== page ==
• Reduced crown-of-thorns starfish outbreaks: Outbreaks of crown-of-thorns starfish appear to be less frequent on reserve reefs than fished reefs. This is particularly important as Crown-of-thorns Starfish have been the greatest cause of coral mortality on the Reef in recent decades.
  • Zoning benefits for seabed habitats: Zoning has improved protection of seabed habitats, with at least 20 per cent of all non-reefal habitat types protected from trawling.

How the project has influenced other projects. In November 2004, the Queensland Government mirrored the new zoning in most of the adjoining waters under its control. As a result, there is complementary zoning in the Queensland and Australian Government managed waters within the Great Barrier Reef World Heritage Area.

The approach taken in the Representative Area Program is recognised as one of the most comprehensive and innovative global advances in the systematic protection and recovery of marine biodiversity and marine conservation in recent decades and has gained widespread national international, and local acknowledgement of the process and outcome as best practice, influencing many other marine conservation efforts.

Stakeholders. As a statutory authority within the Australian Government, the Great Barrier Reef Marine Park Authority is responsible for managing the Marine Park. However, as a World Heritage Area, management of the ecosystem is complex jurisdictionally.

Both the Australian and Queensland governments are involved in managing the waters and islands within the outer boundaries through a range of agencies. GBRMPA works collaboratively with the Queensland Parks and Wildlife Service through the joint Field Management Program to undertake day-to-day management of the Great Barrier Reef, including its 1050 islands, many of which are national parks. The program’s activities include surveying reefs and islands, dealing with environmental risks such as ghost nets and invasive pests, responding to incidents, maintaining visitor facilities, and upholding compliance with Marine Park legislation and the Zoning Plan.

A wide range of stakeholders have an interest in the Great Barrier Reef, including the community, Traditional Owners, a range of industries and government agencies, and researchers. The public, including the one million people who live in the adjacent catchment (around 20 per cent of Queensland’s population), benefit from economic activities. In recent years, the number of tourists carried by commercial operators to the Great Barrier Reef averaged around 1.6 to 2 million visitor days each year (GBRMPA data) with an estimate of an additional 4.9 million private visitors per annum.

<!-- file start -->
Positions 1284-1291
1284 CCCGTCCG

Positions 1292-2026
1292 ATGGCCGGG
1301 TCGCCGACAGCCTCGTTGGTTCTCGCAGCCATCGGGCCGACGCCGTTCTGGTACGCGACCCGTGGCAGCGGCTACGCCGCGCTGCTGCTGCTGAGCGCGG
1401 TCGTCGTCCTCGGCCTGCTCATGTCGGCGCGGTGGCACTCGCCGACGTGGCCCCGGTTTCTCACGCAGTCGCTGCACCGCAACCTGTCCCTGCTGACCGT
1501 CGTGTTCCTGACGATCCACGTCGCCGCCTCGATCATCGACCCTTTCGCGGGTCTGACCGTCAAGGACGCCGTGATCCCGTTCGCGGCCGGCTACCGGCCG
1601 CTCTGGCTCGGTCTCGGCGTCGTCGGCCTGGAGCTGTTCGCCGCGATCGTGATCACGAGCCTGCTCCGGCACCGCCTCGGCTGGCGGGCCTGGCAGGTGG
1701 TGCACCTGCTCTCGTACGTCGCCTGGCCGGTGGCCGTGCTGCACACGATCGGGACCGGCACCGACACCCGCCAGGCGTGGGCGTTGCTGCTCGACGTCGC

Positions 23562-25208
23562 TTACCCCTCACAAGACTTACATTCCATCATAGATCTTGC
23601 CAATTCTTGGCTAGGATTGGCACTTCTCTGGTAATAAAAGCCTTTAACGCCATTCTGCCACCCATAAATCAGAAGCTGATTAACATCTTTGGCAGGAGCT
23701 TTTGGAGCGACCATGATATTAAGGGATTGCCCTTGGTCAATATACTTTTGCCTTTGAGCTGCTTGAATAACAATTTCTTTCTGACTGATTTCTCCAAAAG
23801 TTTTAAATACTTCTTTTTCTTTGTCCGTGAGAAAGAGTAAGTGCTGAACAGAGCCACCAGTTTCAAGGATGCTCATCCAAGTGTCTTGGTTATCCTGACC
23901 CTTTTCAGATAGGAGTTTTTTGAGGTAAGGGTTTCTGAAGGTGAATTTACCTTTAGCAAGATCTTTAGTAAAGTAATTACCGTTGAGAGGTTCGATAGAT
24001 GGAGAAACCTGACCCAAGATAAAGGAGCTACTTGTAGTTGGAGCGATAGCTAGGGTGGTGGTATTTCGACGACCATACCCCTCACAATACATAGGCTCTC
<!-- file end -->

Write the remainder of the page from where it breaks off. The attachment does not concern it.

Resourcing. The resourcing required for rezoning of the Great Barrier Reef over the five-year period of the RAP (1999–2003) was significant. It became a major activity for the agency for several years, requiring the re-allocation of resources particularly during the most intense periods of public participation. However, the costs of achieving greater protection for the Reef are readily justified when compared to the economic benefits that a healthy Great Barrier Reef generates every year (about AUD$5.6 billion per annum).

Further information: www.gbrmpa.gov.au

Contact: info@gbrmpa.gov.au

All images courtesy Great Barrier Reef Marine Park Authority

 

Audit of water quality problems arising from land use in the Murray-Darling Basin

Key words: water quality, audit, land use, Murray-Darling Basin, Native Fish Strategy

Aims: This is one of a suite of early projects under the Native Fish Strategy (NFS) that sought to scope the issues and information gaps that the NFS would need to address.  Specifically, this project aimed to: :

  • collate data, identify and map regions , landscapes, land uses and industries that are important causes of water quality (WQ) problems in the Basin (e.g. Fig 1)
  • Determine a meaningful scale/accuracy for reporting based on available data and quantitatively report on land use (distributed and point source) contributions to WQ problems on a third order catchment basis.
Figure 1 - this project sought to collate data on land uses and industries which are important causes of water quality problems. Photo courtesy of Arthur Mostead.

Figure 1 – this project sought to collate data on land uses and industries which are important causes of water quality problems. (Photo courtesy of Arthur Mostead.)

Methods: This project was essentially a desktop review and Geographic Information System data atlas formation exercise that included: developing a classification of land uses/management practices in relation to WQ impacts; identifying existing relevant datasets and projects; evaluating available data for relevance and identify gaps; reporting the findings for a pilot catchment (the Broken River/Creek catchment in Victoria). Mapping was available at a range of scales.